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Computational Models and Emergent Properties of Respiratory Neural Networks

  1. Bruce G. Lindsey1,
  2. Ilya A. Rybak2,
  3. Jeffrey C. Smith3

Published Online: 1 JUL 2012

DOI: 10.1002/cphy.c110016

Comprehensive Physiology

Comprehensive Physiology

How to Cite

Lindsey, B. G., Rybak, I. A. and Smith, J. C. 2012. Computational Models and Emergent Properties of Respiratory Neural Networks. Comprehensive Physiology. 2:1619–1670.

Author Information

  1. 1

    Department of Molecular Pharmacology and Physiology and Neuroscience Program, University of South Florida College of Medicine, Tampa, Florida

  2. 2

    Department of Neurobiology and Anatomy, Drexel University College of Medicine, Philadelphia, Pennsylvania

  3. 3

    Cellular and Systems Neurobiology Section, National Institute of Neurological Disorders and Stroke, National Institutes of Health, Bethesda, Maryland

Publication History

  1. Published Online: 1 JUL 2012

Abstract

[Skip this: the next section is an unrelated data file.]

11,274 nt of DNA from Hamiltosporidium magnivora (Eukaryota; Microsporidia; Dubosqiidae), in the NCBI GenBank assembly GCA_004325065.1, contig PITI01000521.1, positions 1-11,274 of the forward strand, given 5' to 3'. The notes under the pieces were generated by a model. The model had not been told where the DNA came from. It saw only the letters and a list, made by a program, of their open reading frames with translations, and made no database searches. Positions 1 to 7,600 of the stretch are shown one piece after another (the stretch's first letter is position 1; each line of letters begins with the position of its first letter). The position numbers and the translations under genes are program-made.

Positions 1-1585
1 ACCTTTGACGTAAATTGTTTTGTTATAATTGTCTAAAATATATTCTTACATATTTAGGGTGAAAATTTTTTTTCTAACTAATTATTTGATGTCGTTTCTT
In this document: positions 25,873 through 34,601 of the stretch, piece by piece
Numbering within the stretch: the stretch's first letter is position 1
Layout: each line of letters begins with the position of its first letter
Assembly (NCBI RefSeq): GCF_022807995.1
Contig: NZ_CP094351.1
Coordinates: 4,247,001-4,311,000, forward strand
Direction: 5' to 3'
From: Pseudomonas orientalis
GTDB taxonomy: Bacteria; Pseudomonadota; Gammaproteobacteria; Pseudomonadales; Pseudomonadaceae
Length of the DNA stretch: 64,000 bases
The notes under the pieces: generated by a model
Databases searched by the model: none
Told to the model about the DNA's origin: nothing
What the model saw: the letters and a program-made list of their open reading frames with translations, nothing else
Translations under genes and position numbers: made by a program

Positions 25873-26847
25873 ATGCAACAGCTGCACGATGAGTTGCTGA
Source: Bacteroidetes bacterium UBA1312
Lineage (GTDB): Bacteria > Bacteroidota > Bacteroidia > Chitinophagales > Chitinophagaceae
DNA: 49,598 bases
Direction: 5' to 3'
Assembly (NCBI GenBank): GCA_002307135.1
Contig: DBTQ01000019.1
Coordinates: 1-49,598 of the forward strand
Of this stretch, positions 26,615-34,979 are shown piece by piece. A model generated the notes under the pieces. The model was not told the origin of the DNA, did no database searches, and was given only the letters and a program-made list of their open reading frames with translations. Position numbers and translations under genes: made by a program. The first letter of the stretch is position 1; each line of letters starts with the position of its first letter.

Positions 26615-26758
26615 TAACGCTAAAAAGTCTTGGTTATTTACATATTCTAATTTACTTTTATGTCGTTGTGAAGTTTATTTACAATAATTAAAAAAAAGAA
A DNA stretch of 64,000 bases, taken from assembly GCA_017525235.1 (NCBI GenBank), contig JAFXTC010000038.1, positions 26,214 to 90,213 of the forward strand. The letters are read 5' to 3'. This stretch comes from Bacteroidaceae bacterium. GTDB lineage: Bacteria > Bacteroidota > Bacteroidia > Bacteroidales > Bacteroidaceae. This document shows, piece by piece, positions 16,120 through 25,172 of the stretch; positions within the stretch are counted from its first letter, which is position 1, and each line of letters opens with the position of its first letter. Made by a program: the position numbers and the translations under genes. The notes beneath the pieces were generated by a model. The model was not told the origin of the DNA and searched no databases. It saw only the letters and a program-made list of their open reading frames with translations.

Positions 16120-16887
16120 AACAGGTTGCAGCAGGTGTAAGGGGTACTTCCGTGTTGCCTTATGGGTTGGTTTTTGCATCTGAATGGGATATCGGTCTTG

Computational models of the neural control system for breathing in mammals provide a theoretical and computational framework bringing together experimental data obtained from different animal preparations under various experimental conditions. Many of these models were developed in parallel and iteratively with experimental studies and provided predictions guiding new experiments. This data-driven modeling approach has advanced our understanding of respiratory network architecture and neural mechanisms underlying generation of the respiratory rhythm and pattern, including their functional reorganization under different physiological conditions. Models reviewed here vary in neurobiological details and computational complexity and span multiple spatiotemporal scales of respiratory control mechanisms. Recent models describe interacting populations of respiratory neurons spatially distributed within the Bötzinger and pre-Bötzinger complexes and rostral ventrolateral medulla that contain core circuits of the respiratory central pattern generator (CPG). Network interactions within these circuits along with intrinsic rhythmogenic properties of neurons form a hierarchy of multiple rhythm generation mechanisms. The functional expression of these mechanisms is controlled by input drives from other brainstem components, including the retrotrapezoid nucleus and pons, which regulate the dynamic behavior of the core circuitry. The emerging view is that the brainstem respiratory network has rhythmogenic capabilities at multiple levels of circuit organization. This allows flexible, state-dependent expression of different neural pattern-generation mechanisms under various physiological conditions, enabling a wide repertoire of respiratory behaviors. Some models consider control of the respiratory CPG by pulmonary feedback and network reconfiguration during defensive behaviors such as cough. Future directions in modeling of the respiratory CPG are considered. Published 2012. Compr Physiol 2:1619-1670, 2012.